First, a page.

This program developed transparency and ethics tools for a pilot sample of small and medium enterprises to improve their corporate governance and competitiveness. In addition to these tools, Proética organized anti-corruption trainings and forums for business leaders and public officials to discuss rule of law challenges.
In recent years, Peru’s economy has been growing steadily. At the same time, however, the state has struggled to enforce rules and processes, creating conditions that enable corrupt practices. This problem is clearly reflected in the survey research on "Private Sector and Corruption" completed by Proética and IPAE between 2008 to 2011. The vast majority of entrepreneurs interviewed for the research agreed that the state fails to respond to the needs of their company and in some cases, excessive bureaucracy and complicated legal frameworks obstruct their work.
Despite government corruption and inefficiency, the medium and small enterprise (MSE) sector has been growing steadily. MSEs offer an opportunity to reduce poverty in Peru because they are easier to establish and they develop the creative capacity of small entrepreneurs and workers. MSEs are also a great source of employment and wealth generation. Formal and informal MSEs in Peru account for about 47% of GDP and are the largest generators of employment in the economy. Because of their positive influence on the economy, the state has undertaken an aggressive campaign to formalize MSEs by providing them with labor, tax, and administrative support. In doing so, the state is encouraging partnerships, promoting exports, and facilitating access to government procurement. Currently, 40% of state purchases are reserved for the MSEs. However, these reserved purchases are particularly susceptible to corruption because they are not conducted in an open manner and the relatively large amounts of resources they provide are inevitable source of temptation.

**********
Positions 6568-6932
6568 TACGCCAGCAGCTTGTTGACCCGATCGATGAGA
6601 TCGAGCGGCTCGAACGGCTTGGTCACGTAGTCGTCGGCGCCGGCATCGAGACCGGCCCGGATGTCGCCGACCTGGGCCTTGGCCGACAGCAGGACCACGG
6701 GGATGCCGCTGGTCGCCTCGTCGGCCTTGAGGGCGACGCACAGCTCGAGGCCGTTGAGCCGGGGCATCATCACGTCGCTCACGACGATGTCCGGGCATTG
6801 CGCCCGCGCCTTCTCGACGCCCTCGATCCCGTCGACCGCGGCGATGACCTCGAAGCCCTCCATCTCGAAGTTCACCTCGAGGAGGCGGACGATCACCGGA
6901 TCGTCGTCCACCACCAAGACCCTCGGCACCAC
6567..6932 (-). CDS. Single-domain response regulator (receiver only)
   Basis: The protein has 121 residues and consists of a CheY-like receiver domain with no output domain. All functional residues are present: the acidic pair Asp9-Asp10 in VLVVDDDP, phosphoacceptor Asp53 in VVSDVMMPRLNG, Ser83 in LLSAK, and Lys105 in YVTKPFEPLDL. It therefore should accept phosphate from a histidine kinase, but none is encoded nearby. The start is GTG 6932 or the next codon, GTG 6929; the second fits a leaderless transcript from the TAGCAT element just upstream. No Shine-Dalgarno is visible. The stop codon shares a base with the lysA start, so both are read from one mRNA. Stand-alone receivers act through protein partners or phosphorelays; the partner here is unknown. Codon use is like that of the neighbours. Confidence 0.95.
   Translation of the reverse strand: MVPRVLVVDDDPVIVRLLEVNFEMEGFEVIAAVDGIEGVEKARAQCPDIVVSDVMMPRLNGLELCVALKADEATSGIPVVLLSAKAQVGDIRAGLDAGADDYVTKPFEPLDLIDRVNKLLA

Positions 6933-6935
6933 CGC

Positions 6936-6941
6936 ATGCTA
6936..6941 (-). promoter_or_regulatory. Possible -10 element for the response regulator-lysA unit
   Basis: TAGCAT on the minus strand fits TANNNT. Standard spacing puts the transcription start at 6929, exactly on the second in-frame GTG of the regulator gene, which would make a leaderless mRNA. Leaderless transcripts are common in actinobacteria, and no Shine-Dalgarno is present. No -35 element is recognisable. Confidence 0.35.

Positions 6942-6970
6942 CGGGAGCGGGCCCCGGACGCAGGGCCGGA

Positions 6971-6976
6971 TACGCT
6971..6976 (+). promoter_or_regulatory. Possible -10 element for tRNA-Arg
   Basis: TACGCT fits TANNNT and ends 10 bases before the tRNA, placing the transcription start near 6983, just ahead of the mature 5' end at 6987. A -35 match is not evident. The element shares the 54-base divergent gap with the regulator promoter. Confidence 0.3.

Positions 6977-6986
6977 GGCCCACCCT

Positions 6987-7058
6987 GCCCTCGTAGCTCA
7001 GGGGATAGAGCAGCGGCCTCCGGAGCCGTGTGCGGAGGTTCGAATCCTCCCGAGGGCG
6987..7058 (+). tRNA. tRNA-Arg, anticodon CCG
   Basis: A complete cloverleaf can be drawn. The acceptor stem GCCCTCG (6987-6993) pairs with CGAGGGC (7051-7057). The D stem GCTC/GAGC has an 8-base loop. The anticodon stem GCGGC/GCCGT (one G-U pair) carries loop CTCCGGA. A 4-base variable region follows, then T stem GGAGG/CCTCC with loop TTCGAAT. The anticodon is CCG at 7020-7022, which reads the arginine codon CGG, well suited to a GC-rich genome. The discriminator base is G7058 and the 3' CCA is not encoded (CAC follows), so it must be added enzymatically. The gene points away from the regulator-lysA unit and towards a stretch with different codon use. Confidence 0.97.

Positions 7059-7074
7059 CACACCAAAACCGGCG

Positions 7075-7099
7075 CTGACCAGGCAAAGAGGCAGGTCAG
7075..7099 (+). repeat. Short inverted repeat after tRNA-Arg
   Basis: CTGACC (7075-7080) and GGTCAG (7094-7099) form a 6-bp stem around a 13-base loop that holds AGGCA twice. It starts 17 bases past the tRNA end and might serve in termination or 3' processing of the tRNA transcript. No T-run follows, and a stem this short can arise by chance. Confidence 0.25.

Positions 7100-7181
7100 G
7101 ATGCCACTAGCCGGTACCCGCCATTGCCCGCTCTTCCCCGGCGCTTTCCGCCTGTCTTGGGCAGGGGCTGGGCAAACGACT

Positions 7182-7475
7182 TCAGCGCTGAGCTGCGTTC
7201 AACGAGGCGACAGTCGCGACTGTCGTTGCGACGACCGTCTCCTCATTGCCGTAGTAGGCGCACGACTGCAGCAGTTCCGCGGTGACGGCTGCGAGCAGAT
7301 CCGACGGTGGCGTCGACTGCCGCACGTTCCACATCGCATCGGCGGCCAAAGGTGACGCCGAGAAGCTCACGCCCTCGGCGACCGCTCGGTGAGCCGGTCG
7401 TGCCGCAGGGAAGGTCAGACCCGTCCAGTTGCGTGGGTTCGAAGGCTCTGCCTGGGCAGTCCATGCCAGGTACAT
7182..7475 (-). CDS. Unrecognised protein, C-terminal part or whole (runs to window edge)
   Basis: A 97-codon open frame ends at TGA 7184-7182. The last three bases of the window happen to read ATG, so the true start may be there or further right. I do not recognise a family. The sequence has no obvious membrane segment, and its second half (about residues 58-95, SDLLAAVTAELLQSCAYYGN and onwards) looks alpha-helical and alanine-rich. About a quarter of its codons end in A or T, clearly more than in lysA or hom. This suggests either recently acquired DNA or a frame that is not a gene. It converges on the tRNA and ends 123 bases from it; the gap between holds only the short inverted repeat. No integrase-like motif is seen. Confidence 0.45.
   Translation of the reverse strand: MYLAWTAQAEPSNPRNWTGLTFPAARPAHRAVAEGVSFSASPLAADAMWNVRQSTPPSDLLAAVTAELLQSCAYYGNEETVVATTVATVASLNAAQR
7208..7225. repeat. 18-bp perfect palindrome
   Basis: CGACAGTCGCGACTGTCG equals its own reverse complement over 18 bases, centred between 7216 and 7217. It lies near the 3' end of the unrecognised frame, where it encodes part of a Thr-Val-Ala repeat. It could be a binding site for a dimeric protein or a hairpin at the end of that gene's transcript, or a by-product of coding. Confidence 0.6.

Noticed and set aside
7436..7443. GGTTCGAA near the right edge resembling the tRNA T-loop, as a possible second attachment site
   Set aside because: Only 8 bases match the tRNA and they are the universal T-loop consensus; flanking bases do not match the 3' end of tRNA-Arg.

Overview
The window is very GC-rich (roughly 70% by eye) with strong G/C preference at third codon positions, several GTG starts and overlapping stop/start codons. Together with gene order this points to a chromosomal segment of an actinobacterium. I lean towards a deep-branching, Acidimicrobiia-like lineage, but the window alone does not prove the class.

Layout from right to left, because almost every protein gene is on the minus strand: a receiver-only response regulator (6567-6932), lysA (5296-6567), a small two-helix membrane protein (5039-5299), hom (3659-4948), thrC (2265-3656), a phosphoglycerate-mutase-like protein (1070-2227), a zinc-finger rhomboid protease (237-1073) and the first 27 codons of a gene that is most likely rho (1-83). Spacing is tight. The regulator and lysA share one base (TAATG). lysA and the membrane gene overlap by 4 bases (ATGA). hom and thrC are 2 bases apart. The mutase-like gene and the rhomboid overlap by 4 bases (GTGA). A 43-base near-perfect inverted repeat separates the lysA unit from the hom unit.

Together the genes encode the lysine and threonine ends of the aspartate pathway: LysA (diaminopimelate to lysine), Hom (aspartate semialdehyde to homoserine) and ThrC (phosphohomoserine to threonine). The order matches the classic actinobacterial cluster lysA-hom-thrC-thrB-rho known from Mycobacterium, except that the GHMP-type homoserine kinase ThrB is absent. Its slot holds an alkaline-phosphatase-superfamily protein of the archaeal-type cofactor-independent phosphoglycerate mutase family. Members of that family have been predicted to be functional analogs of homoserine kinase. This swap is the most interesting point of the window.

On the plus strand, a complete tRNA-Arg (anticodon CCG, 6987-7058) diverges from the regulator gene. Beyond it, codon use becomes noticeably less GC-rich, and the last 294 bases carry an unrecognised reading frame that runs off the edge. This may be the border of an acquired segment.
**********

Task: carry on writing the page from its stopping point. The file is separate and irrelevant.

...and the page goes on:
The nature and dynamics of the market in which the MSEs operate generate certain “areas of risk” where corruption may occur, ultimately affecting the development of free markets and free competition. The absence of basic tools for transparency, ethics, and good corporate governance further intensify the prevalence of corruption. It is therefore essential to promote good practices within the business sector to combat corruption and generate an environment that improves the competitiveness of enterprises.
The National Council for Public Ethics developed the project, Educating Social Entrepreneurs to Address the Rule of Law, with the goal of providing tools and mechanisms to promote ethical business practices within MSEs. This entailed training their employees and management to promote internal transparency, develop a code of ethics, and instill good corporate governance practices within their organizations, as well as their stakeholders’ organizations. This will ultimately improve organizations’ compliance with ethical standards and adherence to the rule of law, as well as add value to their organization.
Proética worked with the CIDELSA Corporation and its contractors to complete the three- step project. The first step of the project consisted of focus group discussions with CIDELSA employees and interviews with managers to identify the main corruption risks within the company and among their business partners, the findings of which were disseminated in a final report. The second stage of the project involved designing an employee training program based on these findings and developing a proposed Code of Ethics for CIDELSA. Once the training program was designed, CIDELSA employees and their partners participated in a series of six trainings. The third and final step of the project entailed preparing a final report, which provided pilot group members with the results of the initiative, best practices and changes identified in the pilot group. The report was shared with CIDELSA and disseminated among other peer MSEs.
The project was well received by CIDELSA and their partners. Six workshops were held and 148 employees were successfully trained. In addition, surveys given throughout the six workshops showed that over 87% of the trainees are interested in continuing to participate in activities related to strengthening leadership, professional ethics, teamwork, and corporate responsibility. The project interpreted this finding as an indicator of the project's sustainability and receptivity to carry out future initiatives. Overall, the project was successful in providing MSEs with basic anti-corruption tools, and Proética is hopeful that this will lead to more ethical business practices in Peru.
- CIDELSA Corporation